Having swept through its non-conference schedule with a phenomenal record of 9-1, the volleyball team is brimming with confidence heading into its Ivy League opener against Columbia this weekend. Yet, there is a certain maxim that every athlete is familiar with: as soon as the season starts, everything that came beforehand is forgotten.
“Preseason doesn’t really matter anymore,” head coach Christie Roes affirmed. “It doesn’t matter who we’ve played so far because now our only focus is on the Ivy League. We’re trying to get completely focused on winning the rest of our matches.”
Not that the Red’s preseason dominance should be overlooked. In fact, it is impossible to ignore the seemingly endless stream of broken records, extraordinary performances, and overall impressive play. But is the Red for real this year? Or will it fall victim to the Kansas State football syndrome, feasting on weaker teams throughout preseason in an effort to rack up wins rather than challenge themselves with Ivy-level competition?
“Our mentality is always that we need to win the games against the teams we should win against,” Roes stated. “We can’t let ourselves play down to lesser teams, but at the same time we need to battle it out against the top teams.”
All questions will be answered in the coming weeks as the Red embarks on it’s long-awaited march through its Ivy League schedule. The team opens up play at Levien Gymnasium in New York City tonight before returning to Newman Arena for a five game homestand against Columbia, Dartmouth, Harvard, Brown and Yale. Having endured the toils of preseason practices since the summertime, the players feel ready and anxious to finally get that first league game under their belts.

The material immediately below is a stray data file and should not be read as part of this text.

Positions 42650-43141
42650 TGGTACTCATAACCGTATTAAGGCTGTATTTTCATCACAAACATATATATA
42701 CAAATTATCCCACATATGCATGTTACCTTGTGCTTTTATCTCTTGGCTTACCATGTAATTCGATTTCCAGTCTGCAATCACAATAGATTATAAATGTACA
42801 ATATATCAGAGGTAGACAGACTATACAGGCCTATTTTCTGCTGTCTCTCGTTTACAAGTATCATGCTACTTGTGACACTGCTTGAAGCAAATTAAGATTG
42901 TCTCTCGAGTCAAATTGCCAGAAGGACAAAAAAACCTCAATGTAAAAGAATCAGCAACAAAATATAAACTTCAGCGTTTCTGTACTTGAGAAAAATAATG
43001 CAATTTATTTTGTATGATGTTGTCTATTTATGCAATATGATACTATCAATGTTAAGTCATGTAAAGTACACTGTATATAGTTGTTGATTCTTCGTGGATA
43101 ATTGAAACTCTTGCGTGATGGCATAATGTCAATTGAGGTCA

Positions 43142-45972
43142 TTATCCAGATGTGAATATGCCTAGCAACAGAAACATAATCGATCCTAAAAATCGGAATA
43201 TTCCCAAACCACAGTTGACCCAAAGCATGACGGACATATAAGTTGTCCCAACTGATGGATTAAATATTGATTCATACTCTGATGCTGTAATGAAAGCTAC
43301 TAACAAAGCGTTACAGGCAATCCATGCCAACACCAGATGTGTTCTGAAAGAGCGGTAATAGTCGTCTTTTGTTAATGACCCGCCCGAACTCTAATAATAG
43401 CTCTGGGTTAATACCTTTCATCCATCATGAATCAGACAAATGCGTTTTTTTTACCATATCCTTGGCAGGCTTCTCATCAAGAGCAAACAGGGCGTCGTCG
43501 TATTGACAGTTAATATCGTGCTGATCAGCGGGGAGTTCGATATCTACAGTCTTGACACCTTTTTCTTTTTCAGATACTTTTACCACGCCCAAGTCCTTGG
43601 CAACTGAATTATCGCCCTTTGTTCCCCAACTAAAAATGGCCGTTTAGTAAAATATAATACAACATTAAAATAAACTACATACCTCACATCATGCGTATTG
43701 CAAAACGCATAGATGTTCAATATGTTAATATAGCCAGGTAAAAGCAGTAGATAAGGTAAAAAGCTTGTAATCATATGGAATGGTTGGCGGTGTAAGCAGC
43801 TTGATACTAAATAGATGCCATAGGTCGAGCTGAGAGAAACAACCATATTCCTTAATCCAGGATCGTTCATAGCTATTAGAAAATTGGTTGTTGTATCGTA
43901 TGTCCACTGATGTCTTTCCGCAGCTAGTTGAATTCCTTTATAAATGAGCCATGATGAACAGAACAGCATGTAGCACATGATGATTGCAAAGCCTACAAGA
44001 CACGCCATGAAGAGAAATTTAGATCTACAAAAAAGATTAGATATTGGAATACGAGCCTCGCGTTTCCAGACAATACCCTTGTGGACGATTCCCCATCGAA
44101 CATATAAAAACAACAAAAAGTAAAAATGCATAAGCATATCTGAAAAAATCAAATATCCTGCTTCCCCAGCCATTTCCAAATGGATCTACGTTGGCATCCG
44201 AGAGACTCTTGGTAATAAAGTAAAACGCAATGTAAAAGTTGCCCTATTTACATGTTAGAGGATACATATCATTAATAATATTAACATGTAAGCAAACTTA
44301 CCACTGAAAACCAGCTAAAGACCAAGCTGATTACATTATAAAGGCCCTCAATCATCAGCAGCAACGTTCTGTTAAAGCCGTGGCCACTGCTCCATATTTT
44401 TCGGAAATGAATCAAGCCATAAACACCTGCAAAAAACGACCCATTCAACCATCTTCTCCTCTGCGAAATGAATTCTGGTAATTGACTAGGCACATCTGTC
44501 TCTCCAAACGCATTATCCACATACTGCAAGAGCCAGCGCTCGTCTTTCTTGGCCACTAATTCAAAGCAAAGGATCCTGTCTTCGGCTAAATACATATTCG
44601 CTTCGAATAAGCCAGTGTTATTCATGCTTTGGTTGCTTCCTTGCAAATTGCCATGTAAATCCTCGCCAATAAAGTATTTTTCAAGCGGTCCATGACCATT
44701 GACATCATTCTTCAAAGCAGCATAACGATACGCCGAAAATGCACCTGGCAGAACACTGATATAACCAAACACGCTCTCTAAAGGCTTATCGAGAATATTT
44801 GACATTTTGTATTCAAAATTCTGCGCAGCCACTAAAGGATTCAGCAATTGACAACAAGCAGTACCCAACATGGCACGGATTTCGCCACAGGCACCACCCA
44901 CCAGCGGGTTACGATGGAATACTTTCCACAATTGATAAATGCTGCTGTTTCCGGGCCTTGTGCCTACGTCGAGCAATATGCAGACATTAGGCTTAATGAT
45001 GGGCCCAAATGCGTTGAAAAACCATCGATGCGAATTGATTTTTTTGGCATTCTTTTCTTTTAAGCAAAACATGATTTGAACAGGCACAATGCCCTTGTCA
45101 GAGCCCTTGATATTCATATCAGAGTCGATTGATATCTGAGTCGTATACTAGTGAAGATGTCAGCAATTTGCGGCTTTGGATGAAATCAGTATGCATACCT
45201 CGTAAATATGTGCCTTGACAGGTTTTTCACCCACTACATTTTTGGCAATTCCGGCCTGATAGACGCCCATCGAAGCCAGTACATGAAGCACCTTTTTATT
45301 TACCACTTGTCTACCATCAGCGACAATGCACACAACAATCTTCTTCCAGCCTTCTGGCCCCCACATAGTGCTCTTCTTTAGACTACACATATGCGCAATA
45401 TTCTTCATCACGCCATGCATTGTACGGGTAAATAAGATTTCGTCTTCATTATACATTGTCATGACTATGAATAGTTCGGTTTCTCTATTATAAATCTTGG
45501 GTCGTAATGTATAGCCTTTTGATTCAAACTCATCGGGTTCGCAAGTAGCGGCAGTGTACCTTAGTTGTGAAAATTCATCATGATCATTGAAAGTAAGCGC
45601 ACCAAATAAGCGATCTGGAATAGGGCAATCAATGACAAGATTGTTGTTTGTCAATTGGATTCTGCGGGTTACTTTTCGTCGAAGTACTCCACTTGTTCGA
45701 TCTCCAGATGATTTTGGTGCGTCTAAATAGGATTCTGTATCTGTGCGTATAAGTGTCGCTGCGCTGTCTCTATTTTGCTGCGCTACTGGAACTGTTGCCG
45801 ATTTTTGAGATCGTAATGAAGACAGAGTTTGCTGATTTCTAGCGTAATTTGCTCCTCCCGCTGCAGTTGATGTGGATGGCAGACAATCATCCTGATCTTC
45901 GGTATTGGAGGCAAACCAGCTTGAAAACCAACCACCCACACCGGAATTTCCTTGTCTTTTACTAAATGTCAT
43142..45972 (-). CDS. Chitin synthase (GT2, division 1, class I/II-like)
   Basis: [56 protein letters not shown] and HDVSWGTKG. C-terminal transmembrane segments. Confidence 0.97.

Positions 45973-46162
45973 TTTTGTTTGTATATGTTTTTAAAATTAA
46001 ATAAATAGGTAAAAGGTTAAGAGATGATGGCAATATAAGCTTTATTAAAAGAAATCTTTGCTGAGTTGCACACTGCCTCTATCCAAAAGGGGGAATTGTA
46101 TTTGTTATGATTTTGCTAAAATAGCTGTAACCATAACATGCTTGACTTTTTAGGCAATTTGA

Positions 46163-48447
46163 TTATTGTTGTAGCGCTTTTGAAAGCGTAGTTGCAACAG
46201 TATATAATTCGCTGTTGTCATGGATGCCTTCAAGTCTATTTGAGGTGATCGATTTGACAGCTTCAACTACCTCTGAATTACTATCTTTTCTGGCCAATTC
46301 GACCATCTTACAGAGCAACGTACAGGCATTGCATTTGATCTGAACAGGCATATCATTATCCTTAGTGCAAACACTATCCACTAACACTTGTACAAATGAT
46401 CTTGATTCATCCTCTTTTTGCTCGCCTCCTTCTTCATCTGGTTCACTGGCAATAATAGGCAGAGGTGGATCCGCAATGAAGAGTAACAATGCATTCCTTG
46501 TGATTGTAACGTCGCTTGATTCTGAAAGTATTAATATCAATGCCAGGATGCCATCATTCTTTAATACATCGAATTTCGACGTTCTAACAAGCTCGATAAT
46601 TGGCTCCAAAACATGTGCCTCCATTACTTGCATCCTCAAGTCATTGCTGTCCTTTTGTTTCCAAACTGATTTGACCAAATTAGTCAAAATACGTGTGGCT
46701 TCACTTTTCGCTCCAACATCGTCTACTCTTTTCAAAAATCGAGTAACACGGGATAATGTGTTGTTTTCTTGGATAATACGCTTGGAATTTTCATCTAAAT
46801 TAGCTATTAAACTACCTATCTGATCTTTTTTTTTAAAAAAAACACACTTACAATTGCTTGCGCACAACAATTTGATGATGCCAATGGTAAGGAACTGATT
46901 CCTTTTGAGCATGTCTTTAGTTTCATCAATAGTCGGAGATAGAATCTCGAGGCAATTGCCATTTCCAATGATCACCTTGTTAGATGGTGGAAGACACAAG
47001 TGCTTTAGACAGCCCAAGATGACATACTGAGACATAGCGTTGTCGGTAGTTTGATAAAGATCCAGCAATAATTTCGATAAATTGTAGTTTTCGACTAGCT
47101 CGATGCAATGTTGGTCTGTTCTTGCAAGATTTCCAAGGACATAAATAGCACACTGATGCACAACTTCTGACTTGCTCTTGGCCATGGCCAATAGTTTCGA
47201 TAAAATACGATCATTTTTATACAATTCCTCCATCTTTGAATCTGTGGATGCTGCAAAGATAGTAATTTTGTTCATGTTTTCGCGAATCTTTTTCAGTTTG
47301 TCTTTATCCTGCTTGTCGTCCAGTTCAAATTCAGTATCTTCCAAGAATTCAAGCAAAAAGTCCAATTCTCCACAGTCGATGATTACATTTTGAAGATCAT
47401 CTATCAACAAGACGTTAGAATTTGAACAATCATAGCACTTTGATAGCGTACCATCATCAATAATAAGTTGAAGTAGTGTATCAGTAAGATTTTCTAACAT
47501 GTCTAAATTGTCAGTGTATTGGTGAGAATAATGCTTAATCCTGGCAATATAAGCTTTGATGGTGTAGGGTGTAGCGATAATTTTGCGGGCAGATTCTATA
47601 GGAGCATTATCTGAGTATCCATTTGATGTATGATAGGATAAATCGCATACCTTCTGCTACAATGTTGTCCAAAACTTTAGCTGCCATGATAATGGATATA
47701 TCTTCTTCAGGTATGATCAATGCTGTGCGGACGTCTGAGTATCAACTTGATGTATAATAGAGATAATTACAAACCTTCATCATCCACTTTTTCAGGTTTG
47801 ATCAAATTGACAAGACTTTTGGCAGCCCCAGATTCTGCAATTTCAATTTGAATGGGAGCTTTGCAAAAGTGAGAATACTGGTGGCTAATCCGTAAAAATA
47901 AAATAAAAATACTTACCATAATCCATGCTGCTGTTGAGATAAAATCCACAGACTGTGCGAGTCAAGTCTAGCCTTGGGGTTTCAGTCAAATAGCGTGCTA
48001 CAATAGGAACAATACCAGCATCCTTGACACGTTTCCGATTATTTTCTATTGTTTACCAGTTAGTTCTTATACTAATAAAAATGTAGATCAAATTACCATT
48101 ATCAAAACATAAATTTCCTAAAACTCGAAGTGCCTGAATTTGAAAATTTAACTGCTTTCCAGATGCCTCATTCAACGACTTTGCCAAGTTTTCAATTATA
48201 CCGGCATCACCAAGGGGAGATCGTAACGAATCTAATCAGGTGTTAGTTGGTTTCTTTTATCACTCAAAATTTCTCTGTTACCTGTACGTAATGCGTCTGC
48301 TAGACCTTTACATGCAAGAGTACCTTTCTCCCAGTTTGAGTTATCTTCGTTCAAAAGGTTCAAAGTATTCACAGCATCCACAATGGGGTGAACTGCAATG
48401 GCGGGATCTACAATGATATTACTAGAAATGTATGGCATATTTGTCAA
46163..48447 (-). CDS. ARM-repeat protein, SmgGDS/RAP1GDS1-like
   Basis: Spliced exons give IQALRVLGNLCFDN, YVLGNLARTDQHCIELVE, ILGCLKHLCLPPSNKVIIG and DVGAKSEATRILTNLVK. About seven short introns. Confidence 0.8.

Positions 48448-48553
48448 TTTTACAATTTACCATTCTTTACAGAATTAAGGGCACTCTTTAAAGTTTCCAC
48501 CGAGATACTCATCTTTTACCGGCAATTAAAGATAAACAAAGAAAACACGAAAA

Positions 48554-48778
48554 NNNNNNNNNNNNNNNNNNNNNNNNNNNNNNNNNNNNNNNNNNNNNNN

“It’s always exciting to begin play in the Ivy League,” senior middle blocker Ashely Stover said. “The past three weeks of games have been preparing us for this; creating chemistry and tinkering with the lineup to find the best combinations. We just can’t make any errors.”
The Red’s hot start has enabled it to continue pursuing a number of unprecedented goals, both as a team and individually. The team’s eight match winning streak is the longest by a Cornell volleyball team since 1992, 12 matches away from the all-time consecutive wins mark (20 matches, set in 1983). Furthermore, senior outside hitter Debbie Quibell, fresh off her latest record-setting weekend in which she became the inaugural member of the 1,000 kills/1,000 digs club, is currently on track to break the all-time Cornell kills record (1,190) set by her former teammate Robin Moore ’01.
Freshman sensation Elizabeth Bishop has also become more poised and effective with each match, establishing herself as an integral part of the squad both offensively and defensively. Moreover, it seems as if Bishop is improving every time she steps onto the court, a scary notion considering that she already leads the team with 4.16 kills per game and a .375 hitting percentage. Bishop’s outstanding play has not gone unnoticed by Ivy League voters, who this week selected the outside hitter as the Ivy League Rookie of the Week for the third consecutive time.
“We’re not shocked at all at by [Bishop’s] play,” Roes said. “We knew she was a good player. She has been and will continue to be a great contributor to this team, and it’s the rest of the league who may be in for a shock when they actually see how good she is.”
As if the Red could not stand any more good news, the players have been energized by the return of senior setter Rachel Rice, who made her first appearance of the season Sept. 27 against Farleigh Dickinson, notching 34 assists and eight digs in an encouraging performance. Rice, the Cornell record holder in single-season assists (1,280) and assists per game (11.96), will complement sophomore Whitney Fair, as the two direct a potent Red offense.
Considering it previous successes, the Red anticipates little difficulty in dispatching Columbia (0-8) in the two scheduled contests of the weekend. Having just been embarrassed on their home floor last weekend (the Lions went 0-3 in their host tournament, the Columbia Classic), the traditionally weak Columbia squad is struggling to register its first win. Plagued by injuries and straining to find consistency under first-year coach Monica Holmes, the overmatched Lions may not have much of a bite against the streaking Red. However, the Red still refuses to assume that any match will be a definite win.
“There is no team that we can just walk over,” Quibell stated. “But if we play our game all the time, there is no team that we can’t beat either.”
Archived article by Kyle Sheahen